Draw spacetime diagrams in terms of comoving coordinate and conformal time and determine whether event or particle horizons exist for:

- the universe which has a beginning and an end in conformal time. The closed Friedman universe that begins with Big Bang and ends with Big Crunch belongs to this class.

- the universe which has a beginning but no end in conformal time. The Einstein--de Sitter universe and the Friedman universe of negative curvature, which begin with a Big Bang and expand forever, belong to this class.

- the universe which has an end but no beginning in conformal time. The de Sitter and steady-state universes belong to this class.

- the universe which has no beginning and no ending in conformal time. The Einstein static and the Milne universes are members of this class.

Conformal time is the altered time coordinate $\eta=\eta (t)$, defined in such a way that lightcones on the spacetime diagram in terms of $\eta$ and comoving spatial coordinate are always straight diagonal lines, even when the universe is not stationary.

- The world line X is at the particle horizon. Notice the existence of an event horizon.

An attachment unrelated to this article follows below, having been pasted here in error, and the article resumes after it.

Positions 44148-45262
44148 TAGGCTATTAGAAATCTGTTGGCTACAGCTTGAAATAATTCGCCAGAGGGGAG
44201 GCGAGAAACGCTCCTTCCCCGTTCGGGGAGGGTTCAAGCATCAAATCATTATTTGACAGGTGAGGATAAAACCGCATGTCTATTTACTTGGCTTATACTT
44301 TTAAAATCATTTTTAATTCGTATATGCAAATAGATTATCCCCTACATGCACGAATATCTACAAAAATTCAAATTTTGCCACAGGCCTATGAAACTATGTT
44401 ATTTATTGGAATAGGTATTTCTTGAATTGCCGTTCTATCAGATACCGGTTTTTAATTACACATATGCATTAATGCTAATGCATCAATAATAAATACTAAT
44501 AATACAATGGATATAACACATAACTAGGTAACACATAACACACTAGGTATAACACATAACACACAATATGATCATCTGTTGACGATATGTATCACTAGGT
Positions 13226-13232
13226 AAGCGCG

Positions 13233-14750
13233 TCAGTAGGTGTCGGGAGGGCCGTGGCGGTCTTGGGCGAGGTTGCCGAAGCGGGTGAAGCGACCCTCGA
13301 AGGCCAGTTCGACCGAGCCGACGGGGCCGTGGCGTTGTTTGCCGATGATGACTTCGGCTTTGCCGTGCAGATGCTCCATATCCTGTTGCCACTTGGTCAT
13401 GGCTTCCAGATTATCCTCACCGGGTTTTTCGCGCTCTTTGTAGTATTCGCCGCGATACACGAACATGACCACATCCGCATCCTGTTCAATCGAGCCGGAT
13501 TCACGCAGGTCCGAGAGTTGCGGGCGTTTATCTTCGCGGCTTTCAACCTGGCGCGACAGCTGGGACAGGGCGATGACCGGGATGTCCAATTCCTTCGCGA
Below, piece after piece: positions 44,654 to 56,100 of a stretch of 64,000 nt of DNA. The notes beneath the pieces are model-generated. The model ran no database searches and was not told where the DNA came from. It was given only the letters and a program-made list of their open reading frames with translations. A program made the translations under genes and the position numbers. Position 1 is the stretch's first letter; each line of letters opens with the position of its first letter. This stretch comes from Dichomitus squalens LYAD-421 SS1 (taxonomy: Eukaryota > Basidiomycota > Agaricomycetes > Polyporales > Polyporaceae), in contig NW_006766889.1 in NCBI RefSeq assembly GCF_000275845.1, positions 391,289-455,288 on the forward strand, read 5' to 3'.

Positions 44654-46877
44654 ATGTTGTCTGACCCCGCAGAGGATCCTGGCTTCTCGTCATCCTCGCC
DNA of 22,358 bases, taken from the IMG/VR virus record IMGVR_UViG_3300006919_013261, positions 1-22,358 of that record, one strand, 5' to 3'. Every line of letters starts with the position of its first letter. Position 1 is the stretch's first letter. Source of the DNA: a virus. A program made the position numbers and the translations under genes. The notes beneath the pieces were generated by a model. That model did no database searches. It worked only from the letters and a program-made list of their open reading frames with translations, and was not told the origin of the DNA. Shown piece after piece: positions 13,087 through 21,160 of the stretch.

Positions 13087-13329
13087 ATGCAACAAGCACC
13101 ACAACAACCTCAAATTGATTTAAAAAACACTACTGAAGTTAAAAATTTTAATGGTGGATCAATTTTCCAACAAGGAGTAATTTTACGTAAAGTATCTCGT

- The particle horizon is at world line X, and no event horizon exists.
- Only the event horizon exists in this case.
- There are no particle or event horizons.

### Problem 8

Draw the spacetime diagram in terms of comoving space and ordinary time or the universe with an end but no beginning in conformal time.

There are universes that expand forever and yet have endings in conformal time. The de Sitter is of this kind and therefore has event horizons. The figure below shows such a universe in a spacetime diagram of comoving space and cosmic time. The event horizon is as shown. As the moment now advances into the infinite future, the observer’s backward lightcone approaches the event horizon more and more closely. For example, the observer O at moment $O$ sees event $a$. As the moment of observation advances into the unlimited future, the lightcone moves upward and approaches more and more slowly but never reaches the event horizon. The event horizon is the observer’s lightcone in the infinite future. Events outside this horizon can never be observed.

### Problem 9